What are your thoughts on DC’s four subsequent Crises? Do they mean that in some ways Infinite Earths was a victim of its own success, inviting more frequent mega-events that doubled as ret-conning? And, on the same note, what are your thoughts on the latest DC Universe reboot?
I’ve always made it a habit of never reading anything based on what I’ve created once I leave a job. With the exception of once having to read some of Geoff Johns Teen Titans stories because I was going to write several issues with him, I never read the Titans once I left it. So I never read any of the other mega series. Crisis, as I say, had a reason to be done; it solved a major problem DC was facing. Because I was in many editorial meetings or privy to them, I know that many of the series that followed, whether at DC or Marvel, were done more because Crisis sold well so there was a buck to be made, than because there was an actual story-driven reason for doing them. Therefore I never felt a need to read them.

As for the New 52, I think there was as strong a reason as Crisis to do that one. There’s a new digital world out there. There are fewer comic book shops than ever before. The idea of comics is still loved; look at the popularity of comic book based movies, both super-hero and not; people love the ideas. Now we have to get the comics into their hands and to do so there is a crying need to rebuild them once again. I think this is coming at exactly the right moment. I’m not part of it; I’m not writing any of those books (though I’d love to have been part of this) although I still write several comics a month as well as videogames and animation, but I agree 100% with this new direction. Now it’s up to the creators and the books themselves. If they’re good they can bring new readers into the comics. Readers who might live in cities that don’t have comic shops but readers who can now instantly download them at home to their ipads and other book readers.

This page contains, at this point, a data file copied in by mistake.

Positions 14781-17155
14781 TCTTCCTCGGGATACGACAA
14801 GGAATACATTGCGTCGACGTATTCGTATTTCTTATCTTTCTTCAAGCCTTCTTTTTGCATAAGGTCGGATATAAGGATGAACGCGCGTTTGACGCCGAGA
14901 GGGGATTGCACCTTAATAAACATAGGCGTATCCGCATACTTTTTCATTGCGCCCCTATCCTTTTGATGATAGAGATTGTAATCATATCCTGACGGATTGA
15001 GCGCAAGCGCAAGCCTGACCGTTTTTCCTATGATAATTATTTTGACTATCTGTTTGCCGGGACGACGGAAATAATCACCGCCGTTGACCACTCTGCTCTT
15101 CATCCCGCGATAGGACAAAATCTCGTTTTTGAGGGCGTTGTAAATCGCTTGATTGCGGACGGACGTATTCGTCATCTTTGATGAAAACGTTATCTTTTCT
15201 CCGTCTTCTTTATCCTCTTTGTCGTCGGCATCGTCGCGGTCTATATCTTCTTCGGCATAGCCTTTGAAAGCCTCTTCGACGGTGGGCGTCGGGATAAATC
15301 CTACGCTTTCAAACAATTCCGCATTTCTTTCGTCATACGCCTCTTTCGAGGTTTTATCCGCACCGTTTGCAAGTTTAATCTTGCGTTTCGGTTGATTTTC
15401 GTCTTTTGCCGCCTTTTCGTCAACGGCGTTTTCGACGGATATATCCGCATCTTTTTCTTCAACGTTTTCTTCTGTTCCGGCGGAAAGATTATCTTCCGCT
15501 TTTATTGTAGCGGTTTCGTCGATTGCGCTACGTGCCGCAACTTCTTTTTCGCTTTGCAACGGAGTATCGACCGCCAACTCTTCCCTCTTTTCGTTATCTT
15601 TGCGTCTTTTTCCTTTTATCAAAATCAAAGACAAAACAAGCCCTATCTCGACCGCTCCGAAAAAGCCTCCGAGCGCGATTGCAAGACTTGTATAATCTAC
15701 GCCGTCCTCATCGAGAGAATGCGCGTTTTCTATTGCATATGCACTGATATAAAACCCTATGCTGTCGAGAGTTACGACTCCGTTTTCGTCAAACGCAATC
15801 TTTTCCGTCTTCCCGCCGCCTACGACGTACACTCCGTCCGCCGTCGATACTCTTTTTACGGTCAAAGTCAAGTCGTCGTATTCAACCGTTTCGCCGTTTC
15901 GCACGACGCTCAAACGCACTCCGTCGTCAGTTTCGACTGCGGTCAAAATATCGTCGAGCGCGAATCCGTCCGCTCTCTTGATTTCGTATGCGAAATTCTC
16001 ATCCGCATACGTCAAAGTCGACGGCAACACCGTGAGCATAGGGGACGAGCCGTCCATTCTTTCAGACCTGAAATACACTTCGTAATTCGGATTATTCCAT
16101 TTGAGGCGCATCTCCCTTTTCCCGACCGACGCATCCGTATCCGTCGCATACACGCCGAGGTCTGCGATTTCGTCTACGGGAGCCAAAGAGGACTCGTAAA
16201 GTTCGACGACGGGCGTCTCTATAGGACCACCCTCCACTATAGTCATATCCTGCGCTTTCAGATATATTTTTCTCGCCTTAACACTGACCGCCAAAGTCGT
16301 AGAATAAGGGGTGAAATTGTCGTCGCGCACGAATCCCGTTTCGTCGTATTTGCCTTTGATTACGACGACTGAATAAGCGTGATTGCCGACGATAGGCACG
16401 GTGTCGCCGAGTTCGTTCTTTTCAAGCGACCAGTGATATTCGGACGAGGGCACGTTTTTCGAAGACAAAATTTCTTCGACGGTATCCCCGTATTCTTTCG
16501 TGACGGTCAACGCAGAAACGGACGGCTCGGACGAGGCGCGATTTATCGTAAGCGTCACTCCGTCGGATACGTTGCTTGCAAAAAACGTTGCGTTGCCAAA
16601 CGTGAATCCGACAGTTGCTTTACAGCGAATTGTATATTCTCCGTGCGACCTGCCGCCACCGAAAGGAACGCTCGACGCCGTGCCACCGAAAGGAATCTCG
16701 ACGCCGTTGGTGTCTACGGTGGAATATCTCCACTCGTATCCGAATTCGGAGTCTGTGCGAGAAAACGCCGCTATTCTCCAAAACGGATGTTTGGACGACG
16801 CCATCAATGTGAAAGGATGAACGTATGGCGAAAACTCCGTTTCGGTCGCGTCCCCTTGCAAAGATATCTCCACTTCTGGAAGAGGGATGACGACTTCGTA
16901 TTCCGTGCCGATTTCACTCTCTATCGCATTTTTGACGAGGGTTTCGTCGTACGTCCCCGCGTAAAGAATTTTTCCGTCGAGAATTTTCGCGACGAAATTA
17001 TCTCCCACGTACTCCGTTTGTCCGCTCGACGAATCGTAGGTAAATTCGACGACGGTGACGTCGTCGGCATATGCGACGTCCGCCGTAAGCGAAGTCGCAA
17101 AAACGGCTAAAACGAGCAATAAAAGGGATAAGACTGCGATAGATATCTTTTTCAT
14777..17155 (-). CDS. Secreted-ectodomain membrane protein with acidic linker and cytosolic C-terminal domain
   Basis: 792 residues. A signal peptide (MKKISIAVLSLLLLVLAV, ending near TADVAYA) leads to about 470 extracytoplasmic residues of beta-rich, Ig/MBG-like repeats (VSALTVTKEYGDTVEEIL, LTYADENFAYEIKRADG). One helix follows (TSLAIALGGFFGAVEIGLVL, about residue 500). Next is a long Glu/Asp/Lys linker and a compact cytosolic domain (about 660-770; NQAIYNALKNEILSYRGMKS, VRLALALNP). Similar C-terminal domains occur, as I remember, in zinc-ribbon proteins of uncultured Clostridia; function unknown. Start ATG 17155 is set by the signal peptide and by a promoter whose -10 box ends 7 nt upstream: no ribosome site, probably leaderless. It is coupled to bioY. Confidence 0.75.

How does a comic book writer, let alone the creator of Blade, get blessed with the given name Marv Wolfman? It seems suspiciously perfect.
Arrange to be born into a family with that name.

*The Barry Allen Flash, that is, so don’t write me angry emails.